"How could aestheticism lead to the absolute? Can a work of art take us there? Sometimes, yes -- but only if it renounces being its own end or its own objective; only if it tends toward or reveals silence; only if it shows us, as only the greatest do, that the absolute is not an art and matters more than any and all works of art. Beauty is merely a path. Work is merely a path. Where does it all lead? To the same place as all paths lead, namely, to that place which contains all paths and is is not itself a path."

-- André Comte-Sponville

Slow Art

Posted: September 16th, 2007 | Author: | Filed under: blather, slow art | No Comments »

If you’re not familiar with the Slow Food movement, it’s an organization started in Italy to counter the proliferation of fast food. From the website:

Slow Food is a non-profit, eco-gastronomic member-supported organization that was founded in 1989 to counteract fast food and fast life, the disappearance of local food traditions and people’s dwindling interest in the food they eat, where it comes from, how it tastes and how our food choices affect the rest of the world.

Here’s an excerpt from their philosophical statement:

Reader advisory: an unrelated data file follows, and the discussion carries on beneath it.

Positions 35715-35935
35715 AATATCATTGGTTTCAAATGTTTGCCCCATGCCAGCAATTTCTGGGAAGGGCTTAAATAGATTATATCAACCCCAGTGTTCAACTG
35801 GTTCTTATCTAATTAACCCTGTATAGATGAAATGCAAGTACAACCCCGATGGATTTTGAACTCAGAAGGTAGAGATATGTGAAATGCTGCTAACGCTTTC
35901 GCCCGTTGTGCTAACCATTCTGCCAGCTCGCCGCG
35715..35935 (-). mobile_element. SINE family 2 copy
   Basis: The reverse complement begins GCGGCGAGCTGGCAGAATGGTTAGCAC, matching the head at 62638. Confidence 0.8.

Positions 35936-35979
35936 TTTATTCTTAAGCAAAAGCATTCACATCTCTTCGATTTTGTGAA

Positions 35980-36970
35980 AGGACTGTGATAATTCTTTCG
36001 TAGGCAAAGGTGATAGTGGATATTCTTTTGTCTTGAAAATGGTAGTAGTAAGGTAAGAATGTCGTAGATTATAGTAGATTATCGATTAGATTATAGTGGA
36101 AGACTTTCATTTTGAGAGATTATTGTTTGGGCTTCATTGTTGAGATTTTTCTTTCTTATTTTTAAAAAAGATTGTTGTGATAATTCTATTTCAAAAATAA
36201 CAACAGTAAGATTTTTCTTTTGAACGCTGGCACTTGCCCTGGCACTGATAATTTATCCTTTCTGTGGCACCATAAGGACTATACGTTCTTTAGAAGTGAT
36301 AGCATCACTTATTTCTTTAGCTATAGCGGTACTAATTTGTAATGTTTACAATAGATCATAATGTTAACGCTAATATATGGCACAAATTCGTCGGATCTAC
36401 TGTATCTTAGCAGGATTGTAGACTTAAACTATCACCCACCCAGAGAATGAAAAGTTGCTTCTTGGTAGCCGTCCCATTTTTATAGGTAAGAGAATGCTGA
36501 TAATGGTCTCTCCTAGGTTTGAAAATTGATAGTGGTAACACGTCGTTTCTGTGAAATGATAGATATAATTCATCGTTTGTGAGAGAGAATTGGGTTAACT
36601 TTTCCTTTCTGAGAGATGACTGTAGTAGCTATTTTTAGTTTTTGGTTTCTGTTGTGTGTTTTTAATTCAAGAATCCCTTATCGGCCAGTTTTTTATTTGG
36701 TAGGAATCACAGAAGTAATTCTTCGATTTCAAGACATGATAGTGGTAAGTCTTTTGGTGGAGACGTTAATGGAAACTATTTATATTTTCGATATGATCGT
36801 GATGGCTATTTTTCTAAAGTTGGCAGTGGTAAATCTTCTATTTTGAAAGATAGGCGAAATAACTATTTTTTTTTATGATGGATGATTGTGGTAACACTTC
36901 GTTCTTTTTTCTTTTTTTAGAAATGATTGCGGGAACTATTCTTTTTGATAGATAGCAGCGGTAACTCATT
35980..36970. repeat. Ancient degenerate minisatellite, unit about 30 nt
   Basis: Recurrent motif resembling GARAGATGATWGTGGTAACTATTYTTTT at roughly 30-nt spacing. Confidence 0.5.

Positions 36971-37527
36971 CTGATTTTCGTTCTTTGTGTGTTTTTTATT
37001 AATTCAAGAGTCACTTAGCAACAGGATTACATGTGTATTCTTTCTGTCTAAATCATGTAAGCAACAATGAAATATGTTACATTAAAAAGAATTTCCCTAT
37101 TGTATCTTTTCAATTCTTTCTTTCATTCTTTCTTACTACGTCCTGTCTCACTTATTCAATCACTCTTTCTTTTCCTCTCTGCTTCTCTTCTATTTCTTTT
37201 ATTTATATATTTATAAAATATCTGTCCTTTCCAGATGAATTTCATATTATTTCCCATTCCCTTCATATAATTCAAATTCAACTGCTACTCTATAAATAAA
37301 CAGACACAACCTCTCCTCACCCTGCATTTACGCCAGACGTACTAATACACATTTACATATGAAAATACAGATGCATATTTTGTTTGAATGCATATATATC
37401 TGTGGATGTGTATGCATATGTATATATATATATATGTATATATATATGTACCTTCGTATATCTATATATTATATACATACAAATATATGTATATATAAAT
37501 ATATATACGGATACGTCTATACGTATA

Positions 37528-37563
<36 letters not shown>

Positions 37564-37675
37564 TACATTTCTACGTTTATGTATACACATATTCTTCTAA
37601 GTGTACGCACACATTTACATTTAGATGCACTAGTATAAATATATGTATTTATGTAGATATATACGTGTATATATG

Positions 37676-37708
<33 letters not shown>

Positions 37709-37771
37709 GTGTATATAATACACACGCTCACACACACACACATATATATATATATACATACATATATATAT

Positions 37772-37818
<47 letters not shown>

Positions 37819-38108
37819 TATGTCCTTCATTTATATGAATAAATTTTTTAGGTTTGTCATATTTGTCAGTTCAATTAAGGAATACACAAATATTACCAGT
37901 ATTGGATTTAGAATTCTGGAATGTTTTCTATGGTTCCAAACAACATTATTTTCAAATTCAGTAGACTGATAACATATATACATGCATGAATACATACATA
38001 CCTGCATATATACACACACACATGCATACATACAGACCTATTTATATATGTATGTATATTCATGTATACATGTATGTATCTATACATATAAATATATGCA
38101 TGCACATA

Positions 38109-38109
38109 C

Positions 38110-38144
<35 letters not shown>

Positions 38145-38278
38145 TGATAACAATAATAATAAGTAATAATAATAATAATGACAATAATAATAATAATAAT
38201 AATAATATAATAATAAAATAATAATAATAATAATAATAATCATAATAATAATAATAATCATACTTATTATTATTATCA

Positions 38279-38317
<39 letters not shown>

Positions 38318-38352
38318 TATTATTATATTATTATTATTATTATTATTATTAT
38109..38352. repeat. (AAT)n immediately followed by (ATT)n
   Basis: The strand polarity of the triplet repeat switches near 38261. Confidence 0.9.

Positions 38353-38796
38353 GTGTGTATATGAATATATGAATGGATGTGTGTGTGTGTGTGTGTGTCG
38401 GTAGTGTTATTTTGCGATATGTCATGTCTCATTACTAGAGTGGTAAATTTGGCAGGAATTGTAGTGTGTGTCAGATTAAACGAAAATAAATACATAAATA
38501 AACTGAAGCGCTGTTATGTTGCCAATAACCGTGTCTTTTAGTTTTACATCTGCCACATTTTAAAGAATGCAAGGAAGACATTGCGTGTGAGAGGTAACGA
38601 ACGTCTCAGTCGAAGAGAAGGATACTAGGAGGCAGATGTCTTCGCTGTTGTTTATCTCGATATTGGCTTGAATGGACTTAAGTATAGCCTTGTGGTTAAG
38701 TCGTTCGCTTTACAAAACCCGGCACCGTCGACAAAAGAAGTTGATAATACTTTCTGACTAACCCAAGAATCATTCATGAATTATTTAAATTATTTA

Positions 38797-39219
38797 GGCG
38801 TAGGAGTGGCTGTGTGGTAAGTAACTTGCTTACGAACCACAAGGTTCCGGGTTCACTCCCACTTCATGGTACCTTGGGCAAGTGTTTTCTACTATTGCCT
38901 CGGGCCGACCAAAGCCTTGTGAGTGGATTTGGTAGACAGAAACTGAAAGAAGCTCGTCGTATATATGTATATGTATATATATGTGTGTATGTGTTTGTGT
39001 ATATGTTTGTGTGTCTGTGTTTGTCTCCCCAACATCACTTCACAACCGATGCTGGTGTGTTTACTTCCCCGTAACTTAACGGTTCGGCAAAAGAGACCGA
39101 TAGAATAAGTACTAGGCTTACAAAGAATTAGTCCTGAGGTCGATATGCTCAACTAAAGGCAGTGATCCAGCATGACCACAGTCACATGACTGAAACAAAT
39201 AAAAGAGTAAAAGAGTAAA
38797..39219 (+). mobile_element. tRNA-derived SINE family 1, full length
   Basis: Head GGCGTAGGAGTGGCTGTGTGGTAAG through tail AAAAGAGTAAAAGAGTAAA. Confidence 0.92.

Slow Food is good, clean and fair food. We believe that the food we eat should taste good; that it should be produced in a clean way that does not harm the environment, animal welfare or our health; and that food producers should receive fair compensation for their work.

What would the equivalent movement look like in the art world? (I hesitate to use the word movement — a loaded word if there ever was one in the art world.) Let me ask it another way: what would this kind of philosophical overlay do to the art world? I would argue that a lot of contemporary art is equivalent to fast food, with the exception of the pricing. A quick fix, easily ingested, but which ultimately leaves you wanting. In the art magazines and in galleries, I see a lot of art that could easily be described as “one-liner” art. Once you “get” it, the fun is over. But fast art is not cheap — often it’s the stuff going for stratospheric prices.

Roden Crater

Without, for the time being, getting into the eco-disaster that is art materials — another day, another post for that — and without getting into fair compensation, I wonder what is art that tastes good?

I think a key differentiator is whether the work takes time to unfold as you view it — that is, you can’t comprehend everything that’s there within a few seconds — and whether an ongoing experience of the work is expansive. If, living with the work, you continue to discover new subtleties and it continues to spur thought — that might start to indicate a slow art.